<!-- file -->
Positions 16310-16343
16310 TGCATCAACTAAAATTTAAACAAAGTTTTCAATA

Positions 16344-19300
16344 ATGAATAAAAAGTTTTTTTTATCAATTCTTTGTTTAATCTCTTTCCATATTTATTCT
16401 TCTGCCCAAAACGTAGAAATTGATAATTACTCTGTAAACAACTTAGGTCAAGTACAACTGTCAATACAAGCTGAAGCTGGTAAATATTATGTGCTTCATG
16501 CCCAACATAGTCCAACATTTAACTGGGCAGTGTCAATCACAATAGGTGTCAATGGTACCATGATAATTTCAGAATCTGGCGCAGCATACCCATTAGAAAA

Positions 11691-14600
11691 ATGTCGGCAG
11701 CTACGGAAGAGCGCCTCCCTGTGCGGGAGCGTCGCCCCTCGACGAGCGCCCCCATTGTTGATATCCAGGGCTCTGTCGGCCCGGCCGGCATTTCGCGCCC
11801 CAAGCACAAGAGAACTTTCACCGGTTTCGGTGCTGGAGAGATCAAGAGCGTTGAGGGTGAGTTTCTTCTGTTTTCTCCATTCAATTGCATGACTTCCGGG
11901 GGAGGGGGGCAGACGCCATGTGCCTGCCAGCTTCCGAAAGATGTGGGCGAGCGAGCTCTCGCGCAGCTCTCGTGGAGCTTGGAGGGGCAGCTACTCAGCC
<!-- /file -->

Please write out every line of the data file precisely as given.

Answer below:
Positions 16310-16343
16310 TGCATCAACTAAAATTTAAACAAAGTTTTCAATA

Positions 16344-19300
16344 ATGAATAAAAAGTTTTTTTTATCAATTCTTTGTTTAATCTCTTTCCATATTTATTCT
16401 TCTGCCCAAAACGTAGAAATTGATAATTACTCTGTAAACAACTTAGGTCAAGTACAACTGTCAATACAAGCTGAAGCTGGTAAATATTATGTGCTTCATG
16501 CCCAACATAGTCCAACATTTAACTGGGCAGTGTCAATCACAATAGGTGTCAATGGTACCATGATAATTTCAGAATCTGGCGCAGCATACCCATTAGAAAA

Positions 11691-14600
11691 ATGTCGGCAG
11701 CTACGGAAGAGCGCCTCCCTGTGCGGGAGCGTCGCCCCTCGACGAGCGCCCCCATTGTTGATATCCAGGGCTCTGTCGGCCCGGCCGGCATTTCGCGCCC
11801 CAAGCACAAGAGAACTTTCACCGGTTTCGGTGCTGGAGAGATCAAGAGCGTTGAGGGTGAGTTTCTTCTGTTTTCTCCATTCAATTGCATGACTTCCGGG
11901 GGAGGGGGGCAGACGCCATGTGCCTGCCAGCTTCCGAAAGATGTGGGCGAGCGAGCTCTCGCGCAGCTCTCGTGGAGCTTGGAGGGGCAGCTACTCAGCC